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Differences Between MRI And JRuby

Although ideally MRI and JRuby would behave 100% the same in all situations, there are some minor differences. Some differences are due to bugs, and those are not reported here. This page is for differences that are not bugs.

Native C Extensions

JRuby cannot run native C extensions. Popular libraries have all generally been ported to Java Native Extensions. Also, now that FFI has become a popular alternative to binding to C libraries, using it obviates the need to write a large chunk of native extensions.

Continuations and Fibers

JRuby does not support continuations (Kernel.callcc).

Fibers (a form of delimited continuation) are supported on JRuby, but each fiber is backed by a native thread. This can lead to resource issues when attempting to use more fibers than the system allows threads in a given process.

Invoking external processes

On Microsoft Windows, JRuby is a little smarter when launching external processes. If the executable file is not a binary executable (.exe), MRI requires you give the file suffix as well, but JRuby manages without it.

For example, say you have file foo.bat on your PATH and want to run it.

system( 'foo' ) # works on JRuby, fails on MRI
system( 'foo.bat' ) # works both in JRuby and MRI

Fork is not implemented

JRuby doesn't implement fork() on any platform, including those where fork() is available in MRI. This is due to the fact that most JVMs cannot be safely forked.

Native Endian is Big Endian

Since the JVM presents a compatible CPU to JRuby, the native endianness of JRuby is Big Endian. This does matter for operations that depend on that behavior, like String#unpack and Array#pack for formats like I, i, S, and s.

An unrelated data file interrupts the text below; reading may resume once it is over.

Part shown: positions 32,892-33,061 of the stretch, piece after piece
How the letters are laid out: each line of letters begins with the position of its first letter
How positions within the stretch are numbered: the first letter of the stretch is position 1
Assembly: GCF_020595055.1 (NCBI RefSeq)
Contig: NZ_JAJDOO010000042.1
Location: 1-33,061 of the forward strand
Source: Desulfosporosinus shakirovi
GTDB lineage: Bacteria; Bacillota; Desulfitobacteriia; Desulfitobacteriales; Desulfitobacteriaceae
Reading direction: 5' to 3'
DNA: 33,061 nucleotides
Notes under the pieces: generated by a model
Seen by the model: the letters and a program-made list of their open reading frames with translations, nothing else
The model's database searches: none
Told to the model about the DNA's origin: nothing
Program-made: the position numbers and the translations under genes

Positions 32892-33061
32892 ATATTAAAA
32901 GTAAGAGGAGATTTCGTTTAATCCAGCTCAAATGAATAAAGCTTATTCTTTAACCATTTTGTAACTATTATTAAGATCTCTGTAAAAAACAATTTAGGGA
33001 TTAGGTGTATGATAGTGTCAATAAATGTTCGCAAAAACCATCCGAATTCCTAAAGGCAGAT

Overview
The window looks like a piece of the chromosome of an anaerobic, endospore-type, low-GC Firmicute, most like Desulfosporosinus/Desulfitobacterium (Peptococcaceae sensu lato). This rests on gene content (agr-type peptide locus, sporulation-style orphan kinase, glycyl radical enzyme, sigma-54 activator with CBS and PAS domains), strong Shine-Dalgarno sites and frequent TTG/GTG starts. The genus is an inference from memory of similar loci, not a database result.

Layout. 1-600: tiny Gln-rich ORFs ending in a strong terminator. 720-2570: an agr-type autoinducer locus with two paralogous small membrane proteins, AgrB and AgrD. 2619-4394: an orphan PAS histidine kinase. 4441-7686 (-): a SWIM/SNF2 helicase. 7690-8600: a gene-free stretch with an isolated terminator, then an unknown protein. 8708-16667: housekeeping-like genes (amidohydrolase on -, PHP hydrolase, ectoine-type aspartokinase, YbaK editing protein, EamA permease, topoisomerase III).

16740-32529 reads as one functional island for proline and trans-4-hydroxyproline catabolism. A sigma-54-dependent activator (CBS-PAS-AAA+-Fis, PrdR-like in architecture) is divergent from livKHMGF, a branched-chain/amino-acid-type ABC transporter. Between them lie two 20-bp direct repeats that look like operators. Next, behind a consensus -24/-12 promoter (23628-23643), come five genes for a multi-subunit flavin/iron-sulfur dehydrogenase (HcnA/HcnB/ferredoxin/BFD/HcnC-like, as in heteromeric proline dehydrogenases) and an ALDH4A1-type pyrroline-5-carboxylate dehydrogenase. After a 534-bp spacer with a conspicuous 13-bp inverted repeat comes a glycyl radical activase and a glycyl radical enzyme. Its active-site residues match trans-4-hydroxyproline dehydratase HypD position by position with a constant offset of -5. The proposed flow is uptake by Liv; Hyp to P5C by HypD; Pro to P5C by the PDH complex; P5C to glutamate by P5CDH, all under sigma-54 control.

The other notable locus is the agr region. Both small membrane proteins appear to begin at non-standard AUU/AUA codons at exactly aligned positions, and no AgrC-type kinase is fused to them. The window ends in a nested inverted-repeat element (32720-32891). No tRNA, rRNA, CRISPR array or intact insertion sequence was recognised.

Time precision

Since it is not possible to obtain usec precision under a JVM, cannot return values with microsecond precision.


=> 582000

Keep this in mind when counting on usec precision in your code.

Regular expressions

JRuby only has one regular expression engine, which matches Onigurama's behavior. It is not changed in --1.8 mode, so code depending on regular expressions behaving precisely as on MRI 1.8.n may fail on JRuby in --1.8 mode. For instance:

ruby-1.8.7-p302 > "a".match(/^(.*)+$/)[1]
=> "a"

jruby-head > "a".match(/^(.*)+$/)[1]
=> ""

Thread priority

NOTE: from at least as early as JRuby 1.7.6, Ruby thread priorities are mapped to Java thread priorities, so this section isn't accurate -- you can use the same priority for MRI and JRuby.

In MRI, the Thread priority can be set to any value in Fixnum (if native threads are enabled) or -3..3 (if not). The default value is 0.

In JRuby, Threads are backed by Java threads, and the priority ranges from 1 to 10, with a default of 5. If you pass a value outside of this range to Thread#priority=, the priority will be set to 1 or 10.

(See and


JRuby is not able to rescue from SystemStackError. If your code rely on this, you should rather try to catch a Java::JavaLang::StackOverflowError. See this ticket for further information.

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